For John, BLUF: Too right. Way too many laws on the books. You don't expect any change from the General Court do you? Nothing to see here; just move along.
Here is the sub-headline:
Donald Trump has supported the First Step Act to reduce minimum sentences, but more can be done. For one thing, we need fewer crimes.
From USA Today, by Law Professor Glenn Harlan Reynolds, 7 August 2018.
Here is the lede plus five:
It’s time and past time to do something about the criminal justice system, as I’ve been arguing for years. But with last week’s White House conference on criminal justice reform, it looks as if we might just see progress, though I think we need real structural fixes too.And here is how it ends:
Right now we have both an over-and an under-incarceration problem. The over-incarceration problem is that too many people are sent to jail for things that shouldn’t carry much jail time, if any: nonviolent regulatory crimes, low-level nonviolent drug crimes, etc. Even crimes that are punished with fines can turn into jail time if the defendant can’t pay the fine, as is often the case with poor defendants. (At the same time, people who commit serious violent crimes often get out too soon.)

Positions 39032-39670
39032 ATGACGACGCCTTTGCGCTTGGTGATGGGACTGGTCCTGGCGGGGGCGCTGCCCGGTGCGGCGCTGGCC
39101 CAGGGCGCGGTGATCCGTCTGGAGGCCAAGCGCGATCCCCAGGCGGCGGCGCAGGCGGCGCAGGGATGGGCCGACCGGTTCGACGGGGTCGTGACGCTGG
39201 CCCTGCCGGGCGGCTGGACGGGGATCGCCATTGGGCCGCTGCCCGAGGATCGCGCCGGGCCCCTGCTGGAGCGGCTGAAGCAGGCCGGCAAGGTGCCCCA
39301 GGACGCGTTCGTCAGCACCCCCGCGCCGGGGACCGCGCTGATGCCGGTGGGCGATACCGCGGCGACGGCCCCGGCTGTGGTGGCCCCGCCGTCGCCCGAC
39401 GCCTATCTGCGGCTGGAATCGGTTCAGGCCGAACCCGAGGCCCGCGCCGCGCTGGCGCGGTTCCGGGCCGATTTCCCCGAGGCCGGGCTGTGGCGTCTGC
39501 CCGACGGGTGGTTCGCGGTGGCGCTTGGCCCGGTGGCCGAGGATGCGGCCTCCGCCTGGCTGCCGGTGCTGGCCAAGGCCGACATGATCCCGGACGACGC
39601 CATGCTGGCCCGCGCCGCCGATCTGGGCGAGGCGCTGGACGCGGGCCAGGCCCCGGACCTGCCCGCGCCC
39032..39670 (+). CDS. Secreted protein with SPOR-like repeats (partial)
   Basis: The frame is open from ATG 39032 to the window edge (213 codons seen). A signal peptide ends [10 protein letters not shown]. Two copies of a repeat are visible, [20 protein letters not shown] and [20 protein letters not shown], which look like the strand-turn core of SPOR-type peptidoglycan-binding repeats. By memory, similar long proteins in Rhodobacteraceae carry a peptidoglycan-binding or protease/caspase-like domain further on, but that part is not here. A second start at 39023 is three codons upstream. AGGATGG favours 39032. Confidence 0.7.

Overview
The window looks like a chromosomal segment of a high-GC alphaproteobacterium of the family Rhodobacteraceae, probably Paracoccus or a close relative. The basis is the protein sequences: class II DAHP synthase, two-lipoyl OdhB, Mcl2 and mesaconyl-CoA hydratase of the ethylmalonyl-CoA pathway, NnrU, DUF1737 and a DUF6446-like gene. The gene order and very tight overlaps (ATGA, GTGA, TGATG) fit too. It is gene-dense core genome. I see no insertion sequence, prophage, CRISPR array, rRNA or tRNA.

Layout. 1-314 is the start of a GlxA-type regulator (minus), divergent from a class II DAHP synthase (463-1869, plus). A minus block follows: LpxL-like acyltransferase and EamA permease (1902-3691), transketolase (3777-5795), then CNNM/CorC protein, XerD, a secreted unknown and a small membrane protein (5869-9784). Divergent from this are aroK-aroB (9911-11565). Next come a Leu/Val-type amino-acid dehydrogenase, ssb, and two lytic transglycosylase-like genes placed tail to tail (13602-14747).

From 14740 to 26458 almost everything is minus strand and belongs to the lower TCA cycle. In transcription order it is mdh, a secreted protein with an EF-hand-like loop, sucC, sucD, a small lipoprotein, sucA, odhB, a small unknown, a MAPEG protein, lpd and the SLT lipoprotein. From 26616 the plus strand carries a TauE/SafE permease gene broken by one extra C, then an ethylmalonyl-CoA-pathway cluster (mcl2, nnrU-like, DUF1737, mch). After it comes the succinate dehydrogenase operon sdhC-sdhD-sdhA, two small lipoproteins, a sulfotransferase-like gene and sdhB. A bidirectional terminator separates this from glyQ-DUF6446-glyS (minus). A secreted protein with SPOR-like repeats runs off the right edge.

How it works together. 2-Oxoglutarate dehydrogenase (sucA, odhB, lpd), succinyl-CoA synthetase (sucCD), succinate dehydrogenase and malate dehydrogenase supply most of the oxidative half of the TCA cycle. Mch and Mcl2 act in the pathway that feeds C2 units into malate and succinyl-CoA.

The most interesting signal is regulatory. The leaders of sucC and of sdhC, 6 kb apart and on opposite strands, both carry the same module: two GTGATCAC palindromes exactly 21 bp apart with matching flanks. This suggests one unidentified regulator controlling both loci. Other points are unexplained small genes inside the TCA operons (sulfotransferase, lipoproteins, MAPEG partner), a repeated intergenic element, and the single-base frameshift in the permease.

Then, when people do get out, they have a hard time making it honestly. Many people don’t want to hire an ex-con, even when the crime was a comparatively mild one. And many ex-cons lack the skills to make it in the employment world, though the current booming job market is helping with that.
One solution is to have fewer crimes. There are — literally, as I noted in the Columbia Law Review a few years ago — so many crimes that not even the government can keep up with them all. The more crimes we create, the more criminals we create.
And that’s bad, because enforcing the law, as Yale Law professor Stephen L. Carter points out, is inherently violent. The more laws, the more violence: When New York made it a crime to sell loose cigarettes for tax reasons, Carter notes, it set the stage for Eric Garner’s death.
As Carter writes, “This is by no means an argument against having laws. It is an argument for a degree of humility as we choose which of the many things we may not like to make illegal.”
I think we’re much too quick to criminalize conduct without thinking this through. The next step in criminal justice reform should be to drastically prune the criminal law.
The old saw, "Ignorance of the law is no excuse" is worthless in the face of all the laws on the books, both Federal and State. I fully agree with Professor Reynolds.
Further, passing more laws is the Legislators' lazy way of dealing with problems. We don't need more laws, we need more understanding.
Hat tip to the InstaPundit.
Regards — Cliff